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NYC Mayor Adams Is Met With Boos At CUNY Law School Graduation

Mayor Adams was greeted with boos and turned backs during a CUNY Law School commencement address.

A day after City University students and professors protested against budget cuts laid out in the mayor’s most recent spending plan.

New York City, New York – Mayor Adams was greeted with boos and turned backs during a CUNY Law School commencement address Friday — a day after City University students and professors protested against budget cuts laid out in the mayor’s most recent spending plan.

Friday’s public demonstration, which was reminiscent of NYPD officers turning their backs on former Mayor Bill de Blasio, came as the current mayor was urging graduates to “get on the field and participate about improving the lives of the people of this city.”

As he spoke, boos could be heard echoing throughout the auditorium, with dozens of graduates turning their backs.

One person could be heard screaming the name Jordan, an apparent reference to Jordan Neely, a Black homeless man who was killed on the F train last week after a former Marine put him a chokehold. For days, Adams became a target of critics as he refrained from calling for the arrest of the Marine vet, Daniel Penny, who is white, even though it took more than a week for Penny to be charged with second-degree manslaughter.

“We know we can move this city forward as we deal with the issues around immigration and issues around public safety,” Adams said during the commencement, to more boos.

At least three dozens cap-and-gown clad students stood and turned their backs to Adams as he spoke at the ceremony, which took place late Friday morning inside the Colden Auditorium at Queens College.

A person who attended the commencement and spoke on the condition of anonymity described the scene as “wild.”

“He walked into graduation of the most radical law school in America thinking he would get a good reception?” the attendee said. “At least a third of the crowd shouted and booed while he was bragging about being a champion of public safety. And when he brought up asylum seekers someone yelled ‘those are our clients you are hurting, not helping’ and everyone cheered.”

The most drastic response came when Adams alluded to his time with the NYPD.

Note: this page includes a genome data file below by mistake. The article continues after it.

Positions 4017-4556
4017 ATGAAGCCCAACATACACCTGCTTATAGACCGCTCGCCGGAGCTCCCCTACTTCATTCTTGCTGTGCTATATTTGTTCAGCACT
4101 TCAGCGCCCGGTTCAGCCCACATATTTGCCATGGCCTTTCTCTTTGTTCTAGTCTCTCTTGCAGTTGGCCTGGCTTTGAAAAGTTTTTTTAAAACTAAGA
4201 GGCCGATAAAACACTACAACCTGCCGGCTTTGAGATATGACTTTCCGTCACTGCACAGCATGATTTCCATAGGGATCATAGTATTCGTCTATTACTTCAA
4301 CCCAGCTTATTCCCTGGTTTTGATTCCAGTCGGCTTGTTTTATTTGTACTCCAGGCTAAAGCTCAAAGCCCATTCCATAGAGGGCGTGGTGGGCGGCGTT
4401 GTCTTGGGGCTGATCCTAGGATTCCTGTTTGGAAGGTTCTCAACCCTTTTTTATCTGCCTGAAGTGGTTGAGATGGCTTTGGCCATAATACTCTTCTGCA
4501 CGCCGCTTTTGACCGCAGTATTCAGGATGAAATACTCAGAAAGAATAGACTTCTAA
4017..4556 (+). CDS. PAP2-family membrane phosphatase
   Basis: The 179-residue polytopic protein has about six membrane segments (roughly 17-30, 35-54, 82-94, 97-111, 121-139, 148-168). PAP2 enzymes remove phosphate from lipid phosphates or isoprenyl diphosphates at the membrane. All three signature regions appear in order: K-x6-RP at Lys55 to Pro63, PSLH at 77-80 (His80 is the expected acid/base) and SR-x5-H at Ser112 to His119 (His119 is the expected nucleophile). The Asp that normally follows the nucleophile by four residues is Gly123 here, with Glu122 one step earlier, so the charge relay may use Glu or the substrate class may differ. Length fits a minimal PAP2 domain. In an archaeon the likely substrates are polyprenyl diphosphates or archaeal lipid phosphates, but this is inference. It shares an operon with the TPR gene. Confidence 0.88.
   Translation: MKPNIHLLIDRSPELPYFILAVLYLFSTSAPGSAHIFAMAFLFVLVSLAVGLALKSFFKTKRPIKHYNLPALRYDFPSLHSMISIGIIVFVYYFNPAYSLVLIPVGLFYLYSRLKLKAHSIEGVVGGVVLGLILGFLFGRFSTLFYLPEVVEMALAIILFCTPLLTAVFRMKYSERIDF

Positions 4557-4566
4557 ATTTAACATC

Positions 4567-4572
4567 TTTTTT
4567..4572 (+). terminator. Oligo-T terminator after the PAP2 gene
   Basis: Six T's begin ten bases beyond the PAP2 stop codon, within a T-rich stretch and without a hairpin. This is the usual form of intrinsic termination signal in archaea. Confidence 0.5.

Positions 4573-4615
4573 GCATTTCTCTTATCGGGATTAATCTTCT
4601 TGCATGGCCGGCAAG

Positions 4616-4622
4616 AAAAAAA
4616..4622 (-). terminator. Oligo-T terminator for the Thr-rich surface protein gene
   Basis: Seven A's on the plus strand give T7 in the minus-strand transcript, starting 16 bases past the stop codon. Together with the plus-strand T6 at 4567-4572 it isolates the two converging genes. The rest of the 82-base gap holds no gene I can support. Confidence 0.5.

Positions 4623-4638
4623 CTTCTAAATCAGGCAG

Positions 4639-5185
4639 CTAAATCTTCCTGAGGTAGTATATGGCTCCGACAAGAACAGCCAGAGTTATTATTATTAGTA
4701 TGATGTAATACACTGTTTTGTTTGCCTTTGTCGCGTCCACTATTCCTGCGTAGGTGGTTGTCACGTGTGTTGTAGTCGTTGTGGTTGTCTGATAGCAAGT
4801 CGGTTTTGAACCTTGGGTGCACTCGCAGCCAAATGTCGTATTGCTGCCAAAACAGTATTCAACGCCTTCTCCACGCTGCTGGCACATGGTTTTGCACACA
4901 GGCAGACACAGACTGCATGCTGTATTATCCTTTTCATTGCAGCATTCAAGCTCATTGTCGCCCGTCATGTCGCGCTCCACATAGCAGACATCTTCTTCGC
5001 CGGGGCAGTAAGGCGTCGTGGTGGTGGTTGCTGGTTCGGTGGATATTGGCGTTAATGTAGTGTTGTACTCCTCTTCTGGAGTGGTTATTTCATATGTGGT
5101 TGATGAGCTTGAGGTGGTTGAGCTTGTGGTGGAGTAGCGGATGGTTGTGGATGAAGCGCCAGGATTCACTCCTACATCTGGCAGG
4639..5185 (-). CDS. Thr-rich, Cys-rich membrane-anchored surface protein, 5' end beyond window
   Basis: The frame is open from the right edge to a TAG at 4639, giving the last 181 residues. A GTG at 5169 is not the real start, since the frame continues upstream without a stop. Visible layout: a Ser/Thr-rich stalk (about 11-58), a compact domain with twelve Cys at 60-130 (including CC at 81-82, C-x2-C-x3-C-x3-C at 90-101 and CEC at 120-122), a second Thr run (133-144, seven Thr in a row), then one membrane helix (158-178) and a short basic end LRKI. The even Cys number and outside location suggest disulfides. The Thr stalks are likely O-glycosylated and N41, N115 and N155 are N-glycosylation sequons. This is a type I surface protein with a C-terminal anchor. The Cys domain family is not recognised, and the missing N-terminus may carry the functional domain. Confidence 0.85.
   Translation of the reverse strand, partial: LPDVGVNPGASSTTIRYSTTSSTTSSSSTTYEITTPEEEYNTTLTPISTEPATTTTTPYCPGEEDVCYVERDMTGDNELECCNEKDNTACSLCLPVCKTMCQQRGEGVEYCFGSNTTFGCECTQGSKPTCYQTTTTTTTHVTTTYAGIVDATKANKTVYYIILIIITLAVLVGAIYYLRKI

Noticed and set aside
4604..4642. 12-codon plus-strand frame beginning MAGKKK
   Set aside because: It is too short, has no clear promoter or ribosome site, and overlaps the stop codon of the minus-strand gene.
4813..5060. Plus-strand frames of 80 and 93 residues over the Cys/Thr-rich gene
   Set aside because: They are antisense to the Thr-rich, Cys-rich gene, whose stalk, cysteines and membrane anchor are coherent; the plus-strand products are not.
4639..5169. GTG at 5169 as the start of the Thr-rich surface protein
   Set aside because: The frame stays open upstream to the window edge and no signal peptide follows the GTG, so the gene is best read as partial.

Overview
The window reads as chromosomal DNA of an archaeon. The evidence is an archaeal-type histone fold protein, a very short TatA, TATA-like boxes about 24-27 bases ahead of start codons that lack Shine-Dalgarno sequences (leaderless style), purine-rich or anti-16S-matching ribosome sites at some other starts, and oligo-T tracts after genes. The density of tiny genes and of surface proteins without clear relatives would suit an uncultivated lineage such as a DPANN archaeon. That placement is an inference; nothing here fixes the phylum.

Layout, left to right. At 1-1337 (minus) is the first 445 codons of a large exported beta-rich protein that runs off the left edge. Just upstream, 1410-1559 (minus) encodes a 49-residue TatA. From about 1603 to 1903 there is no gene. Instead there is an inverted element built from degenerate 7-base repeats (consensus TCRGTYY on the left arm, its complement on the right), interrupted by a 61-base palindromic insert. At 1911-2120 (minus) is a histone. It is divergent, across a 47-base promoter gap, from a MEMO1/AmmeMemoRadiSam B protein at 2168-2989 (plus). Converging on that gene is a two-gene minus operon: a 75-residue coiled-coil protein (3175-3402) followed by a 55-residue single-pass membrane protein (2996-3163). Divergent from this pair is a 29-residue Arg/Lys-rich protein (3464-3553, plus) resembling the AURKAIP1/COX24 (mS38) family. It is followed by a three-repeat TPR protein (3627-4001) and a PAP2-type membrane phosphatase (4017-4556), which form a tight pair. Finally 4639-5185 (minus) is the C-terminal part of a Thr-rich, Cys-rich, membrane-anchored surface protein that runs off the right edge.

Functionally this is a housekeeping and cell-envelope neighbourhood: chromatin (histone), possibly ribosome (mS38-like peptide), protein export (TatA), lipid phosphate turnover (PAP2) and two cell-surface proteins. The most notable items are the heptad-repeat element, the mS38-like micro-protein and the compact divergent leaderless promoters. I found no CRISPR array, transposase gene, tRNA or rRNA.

“For 22 years of my life, I wore a bullet proof vest and protected the children and families of this city as a police officer. So I know what it is. I know what it takes to hold this city together,” he said, as the din nearly drowned out his words. “We have a lot of challenges, a lot of things that it needs discipline. And just as you see these graduates here, I know what it is to protest.”

Fabien Levy, a spokesman for Adams, said the mayor “respects the rights of the graduates who peacefully protested today just like he peacefully protested countless times throughout his career.”

“As the mayor always says, this city may have 8.8 million people, but it also has 35 million opinions,” Levy added. “We thank these graduates for going into the field of law and their willingness to serve their communities — helping those who are disadvantaged, crafting public policy and legislation, or serving in public office themselves. The mayor looks forward to seeing how these graduates serve our city in the future.”

Hizzoner did manage to get some cheers, though. Those appeared to come from the back of the auditorium where the graduates families were seated.

“I’m the mayor because I know how to speak on behalf of the countless number of people in this city,” he said to applause.

A day earlier, CUNY students, professors and staff held a rally against city budget cuts that Comptroller Brad Lander estimated would total $155 million this year, resulting in the loss of 235 faculty and staff positions.

“That means a CUNY that cannot show up for its students,” Lander said on Thursday.

The reception Adams received from CUNY students Friday got a mixed reaction from observers, with most who commented on social media applauding the commencement speech protest and far fewer framing it as inappropriate.

“If you care about justice, if you care about CUNY, Adams has been a truly terrible mayor for you,” wrote @Gerry_Martini on Twitter. “No wonder CUNY Law grads aren’t having it.”

Adams has also been catching a lot of heat about how he’s reacting to the death of Neely. On Wednesday he said in a speech that Neely “did not deserve to die,” but has largely refrained from speaking about Penny. Until Thursday evening, when the Manhattan DA’s office confirmed it would be charging him, Adams had not mentioned his name once.

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